Check out the wonderful book At The Plaza: An Illustrated History of the World’s Most Famous Hotel by Curtis Gathje with many more details on the Plaza’s different and extraordinary rooms. And look below a couple posts for a picture of Barack Obama with the Plaza Hotel in the background!

Paris Theatre: an art house as classic as its films

The Paris Theatre, as eccentric as any film its ever played, has the benefit of having the Plaza Hotel and Central Park to ensure it never goes out of style. But the history of this romantic and occasionally radical movie house, now in its 60th year of screening art house and foreign features, is as cinematic as its more photo-friendly neighbors.

No less than Marlene Dietrich cut the ribbon on opening day of the Paris in September 13, 1948. Opened by the French film distributor Pathe Cinema, the old-style 586 seat theatre with balcony was intended to debut significant achievements in foreign film, an ambition it still mostly retains today, along with re-issues of classic movies. Its first film was La Symphonie Pastorale by the almost-forgotten French director Jean Delannoy and might have continued to enjoy quiet renown among foreign film aficionados if it wasn’t for Roberto Rossellini and Federico Fellini.

In December 1951, the Paris decided to show three films under an umbrella title Ways of Love. One of these was a forty-minute piece entitled The Miracle, directed by Rossellini and starring Anna Magnani as a pregnant woman who’s convinced she’s carrying the Christ child after meeting a shepherd (played by Fellini) whom she believes is St. Joseph.

Its subject matter enraged the Catholic Church, and the theatre was assaulted with hundreds of protesters for weeks, orchestrated by Cardinal Spellman from his pulpit at St. Patrick’s Cathedral. Eventually the Paris was ordered to stop showing the film, a decision Paris manager Lillian Gerard, along with the film’s distributor, appealed in court. The case eventually went all the way to the U.S. Supreme Court who ruled the banning a violation of free speech.

No other film at the Paris would draw as much international attention, but the theater would affect cinema history in other ways, helping build the reputations of foreign directors on American soil. Franco Zeffirelli’s Romeo and Juliet ran for almost an entire year from 1968-69. Director Claude Lelouch’s A Man And A Woman and the Marcello Mastroianni comedy Divorce Italian Style would play for over a year. Merchant and Ivory preferred to debut all their films here; A Room With A View played almost nine months, Howard’s End seven.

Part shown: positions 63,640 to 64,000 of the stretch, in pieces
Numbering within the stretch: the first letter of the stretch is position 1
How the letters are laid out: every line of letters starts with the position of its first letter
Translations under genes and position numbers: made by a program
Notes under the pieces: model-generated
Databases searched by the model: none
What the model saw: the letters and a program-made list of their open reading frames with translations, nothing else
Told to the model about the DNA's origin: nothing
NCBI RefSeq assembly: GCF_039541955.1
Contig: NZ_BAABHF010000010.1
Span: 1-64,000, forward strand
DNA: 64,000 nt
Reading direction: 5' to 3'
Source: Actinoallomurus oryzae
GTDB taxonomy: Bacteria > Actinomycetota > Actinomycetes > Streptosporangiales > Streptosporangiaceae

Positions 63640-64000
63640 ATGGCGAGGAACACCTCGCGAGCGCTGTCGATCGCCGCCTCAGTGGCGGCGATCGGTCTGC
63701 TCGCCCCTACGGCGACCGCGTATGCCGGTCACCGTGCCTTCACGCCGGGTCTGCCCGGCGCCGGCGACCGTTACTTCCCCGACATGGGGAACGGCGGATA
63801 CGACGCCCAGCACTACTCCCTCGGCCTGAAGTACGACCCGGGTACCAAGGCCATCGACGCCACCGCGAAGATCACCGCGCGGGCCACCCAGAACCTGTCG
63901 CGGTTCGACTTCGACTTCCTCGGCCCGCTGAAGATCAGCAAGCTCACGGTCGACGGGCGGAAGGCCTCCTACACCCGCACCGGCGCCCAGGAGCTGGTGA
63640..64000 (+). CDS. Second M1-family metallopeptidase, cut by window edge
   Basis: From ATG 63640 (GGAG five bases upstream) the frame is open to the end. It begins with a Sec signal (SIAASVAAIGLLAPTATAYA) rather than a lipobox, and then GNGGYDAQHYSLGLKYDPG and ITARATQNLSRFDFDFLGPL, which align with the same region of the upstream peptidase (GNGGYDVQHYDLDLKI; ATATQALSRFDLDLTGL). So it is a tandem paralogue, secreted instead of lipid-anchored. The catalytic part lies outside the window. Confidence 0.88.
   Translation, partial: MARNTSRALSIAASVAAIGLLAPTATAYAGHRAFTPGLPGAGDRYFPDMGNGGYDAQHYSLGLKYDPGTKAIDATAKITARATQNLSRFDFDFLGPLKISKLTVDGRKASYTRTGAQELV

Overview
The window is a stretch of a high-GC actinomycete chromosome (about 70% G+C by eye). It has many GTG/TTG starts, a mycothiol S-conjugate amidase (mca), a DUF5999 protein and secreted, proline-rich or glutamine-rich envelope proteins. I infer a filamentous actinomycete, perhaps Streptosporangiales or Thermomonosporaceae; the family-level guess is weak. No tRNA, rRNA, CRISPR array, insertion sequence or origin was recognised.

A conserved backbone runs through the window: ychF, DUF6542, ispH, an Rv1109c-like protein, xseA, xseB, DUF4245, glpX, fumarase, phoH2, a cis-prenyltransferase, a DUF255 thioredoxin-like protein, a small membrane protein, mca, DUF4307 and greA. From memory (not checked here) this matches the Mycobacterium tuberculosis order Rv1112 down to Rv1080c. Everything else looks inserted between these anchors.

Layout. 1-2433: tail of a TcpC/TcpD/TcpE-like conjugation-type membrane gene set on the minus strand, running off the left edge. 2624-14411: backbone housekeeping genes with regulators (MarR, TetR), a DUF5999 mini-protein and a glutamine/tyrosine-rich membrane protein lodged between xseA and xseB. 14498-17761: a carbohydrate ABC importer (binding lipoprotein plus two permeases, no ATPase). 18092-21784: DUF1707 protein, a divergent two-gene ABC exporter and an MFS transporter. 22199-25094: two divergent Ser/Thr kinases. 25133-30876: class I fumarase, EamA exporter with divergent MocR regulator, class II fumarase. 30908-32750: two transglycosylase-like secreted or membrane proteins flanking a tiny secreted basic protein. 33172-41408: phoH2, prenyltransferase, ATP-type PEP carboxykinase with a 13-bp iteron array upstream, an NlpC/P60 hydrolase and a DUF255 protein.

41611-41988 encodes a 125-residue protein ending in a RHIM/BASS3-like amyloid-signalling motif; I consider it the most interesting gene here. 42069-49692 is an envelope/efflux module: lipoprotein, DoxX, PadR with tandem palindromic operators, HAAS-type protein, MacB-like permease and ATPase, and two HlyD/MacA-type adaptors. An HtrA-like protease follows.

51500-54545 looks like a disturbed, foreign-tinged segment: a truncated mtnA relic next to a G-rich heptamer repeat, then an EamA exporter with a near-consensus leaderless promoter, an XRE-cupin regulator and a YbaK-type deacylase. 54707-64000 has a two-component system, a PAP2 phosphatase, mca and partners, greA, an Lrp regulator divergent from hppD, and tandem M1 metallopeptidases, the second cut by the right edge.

It’s had equally grand success with revival screenings. Allegedly, Harvey Weinstein himself was unhappy with the decision to book the reissue of Luis Buñuel’s 1968 drama Belle De Jour starring Catherine Deneuve (below) until it debuted with the highest single-screen gross for a foreign film ever. I saw Lawrence of Arabia for the very first time here in 1997. Anytime the Paris shows a great film like that, I highly recommend you cancel all your plans and go.

Pathe pulled out of the Paris Theatre in 1990 with intentions of opening another screen in New York. (It never did, but Pathe is still in business, and you can find their film on most art-house screens in New York.) Loews operated the theater as the Fine Arts Theatre before the landlord bought them out and renamed it back to the Paris. Given the theatre has gone through few aesthetic alterations since 1948, today the theatre is a popular place for Hollywood movie premieres. Most likely, if Nicole Kidman stars in it, it premiere at the Paris.

You can find a lot of fun personal recollections by former ushers and managers at Cinema Treasures.

Wild girls, rock music and the Plaza Hotel!

(picture courtesy the NY Post)

Scandalous, I know, but I was out of town on Monday and missed the 100th anniversary party for The Plaza Hotel, the famous French Renaissance playground-lodge for the rich, very rich and famous. It seems wrong not to have had at least one Bowery Boy there. Oh well.

The Plaza officially turned 100 on Monday (that is, it opened its door to the public on Oct 1, 1907) with a lavish light and fireworks show prepared by its new owners Elad Properties. They’re mostly finished with a renovation plan that had managed to save its legendary Oak Room and the Palm Court while installing condos in much of the building.

I heard there was a lot of commotion there — cake, Martha Stewart and Paul Anka! — and in fact many events there have certain stirred up the New York social pool in the past — Truman Capote and his Black and White Ball, the wedding of Michael Douglas and Catherine-Zeta Jones.

But nothing has come close to the ruckus of Feb. 7, 1964. While the Plaza’s most famous residents were ‘regular’ guests F. Scott Fitzgerald (real) and Eloise (fictional), it was the Beatles arrival there that created a most memorable frenzy.

The Fab Four took up on entire wing there while in town to perform on the Ed Sullivan show and do some recording at Capitol Records. (They also travelled to Washington and Miami for concert appearances.) Everywhere they went — from JFK to the Plaza, over to Carnegie Hall and later to Penn Station — they were met with hundreds of fans and young women driven to the brink of madness.

According to the book “Markets, Mobs & Mayhem: A Modern Look at the Madness of Crowds” : “The Plaza …. is one of the most sedate hotels in New York. the Plaza was petrified. [They] accepted the Beatles’ reservation months ago, before knowing it was a rock-and-roll group that attracts teenage riots….. The screams started as soon as the frist limousine came into view… Old ladies ran up and touched the Beatles on their amrs and backs as they ran up the stairs.”

Here’s one of the more intreguing pictures taken at their press conference. The band gets ‘analyzed’ by the Dr Joyce Brothers:

The Plaza recovered and sunk back to its ‘mere’ position as New York’s toniest hotel. But they were supposed to see the Beatles once more, at the end. The four members were slated to appear one last time there ten years later to ‘officially’ dissolve the group. But John Lennon — at home just up the way at the Dakota — never showed up.

According to Paul McCartney: “He wouldn’t come across the park! He had a balloon delivered with a sign saying ‘Listen to this balloon.’ It was all very far out.”

An excellent survey of photographs of the Beatles stay at the Plaza can be found here.

Below, a couple of Beatles fans wish them off at JFK Airport: